The Central bank of Kenya (CBK) has created a liquidity support framework with the aim of helping out banks and microfinance banks that may be in need of assistance if they find themselves limited in terms of resources.
The central bank of Kenya governor, Patrick Njoroge at a press conference at his offices at the CBK premises last month explained on how the new liquidity support framework is important especially after the case of Chase bank which left many depositors in a state of worry after it was put under receivership. The governor emphasized on the framework saying it is there to return confidence to the people that banks are still safe.
He said that the confidence of the people in banks is very important since when people lose trust in a bank they may lead to its collapse because of because of a run on, citing the example of Chase Bank.
As a counter measure, the framework was created with the ability to deploy overwhelming financial resources to any bank or microfinance bank that may have liquidity issues that do not arise of its own faults. The governor hinted that a few banks were already inquiring on the rules and regulations that govern the framework to clarify if they would take it up.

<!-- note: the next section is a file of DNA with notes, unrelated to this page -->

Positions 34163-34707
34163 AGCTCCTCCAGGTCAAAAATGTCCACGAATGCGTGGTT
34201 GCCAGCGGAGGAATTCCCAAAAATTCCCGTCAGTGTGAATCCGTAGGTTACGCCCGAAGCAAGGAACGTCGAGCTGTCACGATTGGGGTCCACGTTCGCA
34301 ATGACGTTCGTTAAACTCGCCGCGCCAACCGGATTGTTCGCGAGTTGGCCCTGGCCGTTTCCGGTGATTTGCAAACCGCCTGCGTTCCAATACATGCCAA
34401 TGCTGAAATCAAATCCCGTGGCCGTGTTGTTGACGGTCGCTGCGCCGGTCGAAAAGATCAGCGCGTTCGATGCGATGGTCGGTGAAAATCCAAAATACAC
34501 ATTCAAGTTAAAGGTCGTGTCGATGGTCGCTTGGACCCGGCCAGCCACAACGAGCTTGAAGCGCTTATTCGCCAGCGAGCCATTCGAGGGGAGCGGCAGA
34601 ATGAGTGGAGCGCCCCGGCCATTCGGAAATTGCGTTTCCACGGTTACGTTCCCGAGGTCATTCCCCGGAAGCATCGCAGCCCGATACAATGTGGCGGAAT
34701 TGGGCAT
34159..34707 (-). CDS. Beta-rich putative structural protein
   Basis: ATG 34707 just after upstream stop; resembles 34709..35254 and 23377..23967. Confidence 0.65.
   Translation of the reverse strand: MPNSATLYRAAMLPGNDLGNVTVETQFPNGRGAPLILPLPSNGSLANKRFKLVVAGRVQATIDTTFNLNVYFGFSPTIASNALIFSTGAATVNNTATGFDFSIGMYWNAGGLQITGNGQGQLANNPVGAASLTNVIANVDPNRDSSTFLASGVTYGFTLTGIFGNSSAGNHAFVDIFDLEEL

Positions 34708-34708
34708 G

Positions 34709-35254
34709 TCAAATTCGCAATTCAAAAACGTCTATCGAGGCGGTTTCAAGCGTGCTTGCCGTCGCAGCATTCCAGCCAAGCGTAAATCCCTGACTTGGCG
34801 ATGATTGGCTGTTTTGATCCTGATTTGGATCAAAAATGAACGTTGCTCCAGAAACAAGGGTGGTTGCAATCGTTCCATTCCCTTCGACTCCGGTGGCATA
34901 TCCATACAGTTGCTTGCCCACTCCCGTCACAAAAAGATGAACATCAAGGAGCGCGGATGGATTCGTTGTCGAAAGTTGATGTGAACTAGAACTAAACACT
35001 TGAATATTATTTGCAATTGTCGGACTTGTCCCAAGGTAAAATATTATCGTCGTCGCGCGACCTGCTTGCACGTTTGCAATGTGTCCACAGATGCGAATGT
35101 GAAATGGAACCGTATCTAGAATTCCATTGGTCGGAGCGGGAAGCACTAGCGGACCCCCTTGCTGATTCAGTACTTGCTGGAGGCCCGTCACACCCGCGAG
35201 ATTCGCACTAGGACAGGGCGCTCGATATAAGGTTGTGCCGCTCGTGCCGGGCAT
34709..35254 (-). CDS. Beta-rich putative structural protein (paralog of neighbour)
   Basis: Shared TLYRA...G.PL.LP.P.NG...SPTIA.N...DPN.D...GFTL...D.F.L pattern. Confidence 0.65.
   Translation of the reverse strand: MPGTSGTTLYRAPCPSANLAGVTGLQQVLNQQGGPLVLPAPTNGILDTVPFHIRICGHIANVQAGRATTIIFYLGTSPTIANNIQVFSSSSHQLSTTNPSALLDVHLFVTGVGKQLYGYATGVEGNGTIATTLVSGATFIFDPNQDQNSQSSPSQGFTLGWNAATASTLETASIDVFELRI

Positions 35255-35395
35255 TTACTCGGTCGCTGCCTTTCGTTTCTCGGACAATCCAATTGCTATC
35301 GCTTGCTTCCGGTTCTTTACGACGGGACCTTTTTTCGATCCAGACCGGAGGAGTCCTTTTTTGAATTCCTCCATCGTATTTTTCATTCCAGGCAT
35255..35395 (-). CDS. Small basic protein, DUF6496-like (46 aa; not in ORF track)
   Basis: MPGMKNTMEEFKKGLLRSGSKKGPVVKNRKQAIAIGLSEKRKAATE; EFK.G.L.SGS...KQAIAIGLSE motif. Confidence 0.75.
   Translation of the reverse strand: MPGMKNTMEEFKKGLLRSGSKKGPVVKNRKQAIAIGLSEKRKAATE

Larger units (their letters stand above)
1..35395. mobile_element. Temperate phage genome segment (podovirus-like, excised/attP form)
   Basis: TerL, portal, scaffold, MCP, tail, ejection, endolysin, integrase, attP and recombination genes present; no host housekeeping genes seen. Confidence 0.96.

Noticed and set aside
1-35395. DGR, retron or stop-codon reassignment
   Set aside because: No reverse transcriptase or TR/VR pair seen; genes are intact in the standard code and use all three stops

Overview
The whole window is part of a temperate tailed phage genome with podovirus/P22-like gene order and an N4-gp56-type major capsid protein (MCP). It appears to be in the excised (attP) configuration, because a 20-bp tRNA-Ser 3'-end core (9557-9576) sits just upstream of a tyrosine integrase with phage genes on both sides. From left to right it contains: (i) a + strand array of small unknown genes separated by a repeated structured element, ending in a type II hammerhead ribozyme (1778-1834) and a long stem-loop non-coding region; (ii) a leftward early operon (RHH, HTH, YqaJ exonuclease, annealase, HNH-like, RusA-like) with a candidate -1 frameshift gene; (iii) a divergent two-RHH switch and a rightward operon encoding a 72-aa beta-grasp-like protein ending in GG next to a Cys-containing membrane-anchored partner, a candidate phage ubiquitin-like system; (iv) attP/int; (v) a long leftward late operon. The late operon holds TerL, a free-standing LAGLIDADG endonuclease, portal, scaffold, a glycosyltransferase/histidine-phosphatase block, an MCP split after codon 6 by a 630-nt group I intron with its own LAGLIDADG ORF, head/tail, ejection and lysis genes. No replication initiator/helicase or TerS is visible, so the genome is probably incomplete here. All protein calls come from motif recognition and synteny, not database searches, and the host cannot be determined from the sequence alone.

“We will avail this facility for as long as it is necessary to return stability and confidence to the Kenyan financial sector,” the CBK said in a press statement.
He said the collapsing of Chase Bank would have been avoided but owing to management woes and its inability to deliver its financial obligations, it had to be put under receivership.
Chase Bank management was wrong to publish financial statements that failed to show the involvement of the auditors as well as their opinions. This is what caused the auditors to report to the CBK as the management had failed to adhere to the rules and regulations of the banking Act.
Managing bodies in banks were advised that they should discuss their credit policies especially on insider lending to ensure that they do not end up in Chase bank’s position. He also called on the board of directors and shareholders to be keen and to ensure insider lending would not surpass its limit which is 20% on total capital in order to avoid losses and in worst case scenario, to avoid losing the confidence of their depositors.